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Published on Aug 29, 2013 in Featured Articles, News, North America

The Origin of Superstitions

Superstitions are common in all countries and all cultures. One of my readers asked me to provide them with the origin of some of our more common superstitions. I’m happy to comply and below are a number of superstitions along with their origins.

The number 13 / Friday the thirteenth. Superstition: The number 13 brings bad luck. This myth started in Viking mythology. If you’ve seen the movie Thor or The Avengers, you’ll be up on this. The story goes that 12 gods were asked to dine at Valhalla, a grand banquet hall in Asgard, the city of the gods. Loki, who was the god of strife and evil, went to this banquet and brought the number of attendees to 13. The other gods tried to throw Loki out and, in the process, Balder, a god that everyone loved, was killed. Therefore, the thought was to avoid the number 13. This story spread to the rest of Europe and gained traction with the story of the Last Supper where Judas was the 13th guest at the table. The fear of Friday the Thirteenth didn’t really start until the 20th century when Thomas W. Lawson’s book Friday, the Thirteenth became a best seller and the unluckiness of that day spread after that. In addition, since scripture says that Jesus was crucified on a Friday, and the number 13 was also considered unlucky, putting both of these together made Friday the thirteenth a day when unlucky things could happen.

broken-mirrorBreaking a mirror. Superstition: It’s bad luck to break a mirror. In ancient times it was believed that a mirror confiscated part of a person’s soul and therefore reflected it. The Greeks, Africans, Indians, Chinese, and Europeans all believed this. If you broke a mirror your soul would be trapped inside. Combine this with a belief during Roman times, when the glass mirror was first created, that a person’s body physically regenerates itself every seven years. It’s therefore said that you’ll have seven years of bad luck if you break a mirror. In addition, in the 15th century, glass mirrors were backed with silver coatings. They were, as a result, extremely expensive. If a servant broke a mirror while they were cleaning it they would have to spend seven years as an indentured servant in order to pay for it.

Walking under a ladder. Superstition: walking under a ladder will bring you bad luck. Walking under a ladder means that someone is working above you and is therefore the most likely spot where something will fall on your head from above. Also, early Christians thought that the triangle represented the Holy Trinity – the Father, Son, and the Holy Ghost. A ladder leaning against a wall forms the symbol of a triangle. As a result, walking under a ladder means that you were breaking the triangle.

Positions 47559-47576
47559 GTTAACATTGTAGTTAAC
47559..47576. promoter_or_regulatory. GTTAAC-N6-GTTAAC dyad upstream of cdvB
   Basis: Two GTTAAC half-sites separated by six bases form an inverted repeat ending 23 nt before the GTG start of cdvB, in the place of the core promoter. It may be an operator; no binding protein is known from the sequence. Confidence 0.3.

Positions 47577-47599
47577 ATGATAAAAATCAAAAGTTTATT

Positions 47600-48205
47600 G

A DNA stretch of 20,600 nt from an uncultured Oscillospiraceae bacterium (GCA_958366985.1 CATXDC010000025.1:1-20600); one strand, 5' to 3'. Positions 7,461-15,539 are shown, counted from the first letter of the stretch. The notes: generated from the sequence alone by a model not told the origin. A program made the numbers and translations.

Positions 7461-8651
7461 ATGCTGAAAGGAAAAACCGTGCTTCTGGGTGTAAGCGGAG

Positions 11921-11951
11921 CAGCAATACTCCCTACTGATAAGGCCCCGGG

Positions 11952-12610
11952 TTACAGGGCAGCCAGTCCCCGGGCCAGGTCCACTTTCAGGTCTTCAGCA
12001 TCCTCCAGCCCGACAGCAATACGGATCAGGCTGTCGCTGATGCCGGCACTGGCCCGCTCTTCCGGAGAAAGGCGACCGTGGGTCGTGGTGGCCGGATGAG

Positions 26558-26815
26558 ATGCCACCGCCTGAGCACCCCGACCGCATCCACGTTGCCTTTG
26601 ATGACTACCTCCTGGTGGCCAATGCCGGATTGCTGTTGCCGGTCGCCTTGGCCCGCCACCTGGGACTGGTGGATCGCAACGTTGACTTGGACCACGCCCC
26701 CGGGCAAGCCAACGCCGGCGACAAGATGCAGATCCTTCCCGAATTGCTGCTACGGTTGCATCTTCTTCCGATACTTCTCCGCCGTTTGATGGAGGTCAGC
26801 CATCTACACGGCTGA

Step on a crack. Superstition: stepping on a crack will cause misfortune. There’s two prevalent beliefs. One is that cracks in the ground lead directly to the underworld and, if you step on it, demons will be released and bring you bad luck. The other version is the result of an old saying dating back as far as the late 19th century: step on a crack and break your mother’s back.3276781886_0664cab0d4_z

Black cats. Superstition: A black cat crossing your path will cause you bad luck and can be an omen of death. During the Middle Ages black cats were thought to be companions of witches, and even witches in disguises. When a black cat crossed your path it would block your connection with God and your entrance into heaven. American Pilgrims also believed this and promulgated this belief in the U.S.

Spilling salt / Throwing salt over your shoulder. Superstition: Spilling salt will bring a person bad luck. Spilling salt was considered bad luck because salt was a valuable commodity in olden times. In addition, it’s said that Judas spilled salt at the Last Supper (look at DaVinci’s painting of the Last Supper) which emphasized this point even more. What comes as a surprise is that one of the remedies for bad luck is to throw this valuable salt over your left shoulder, a practice that dates back to the Sumerians in 3,500 B.C. This practice later spread to the Egyptians, Assyrians, and Greeks. It was said that the devil was looking over your left shoulder. The throwing of salt would either blind the devil or make him happy by giving him some of this valuable commodity. In either case, it was meant to get the devil off your back. Lastly, the origin of the phrase not worth his salt was the Roman writer Petronius who wrote that Roman soldiers were given special allowances of salt rations called salarium, or salt money, the origin of our word salary.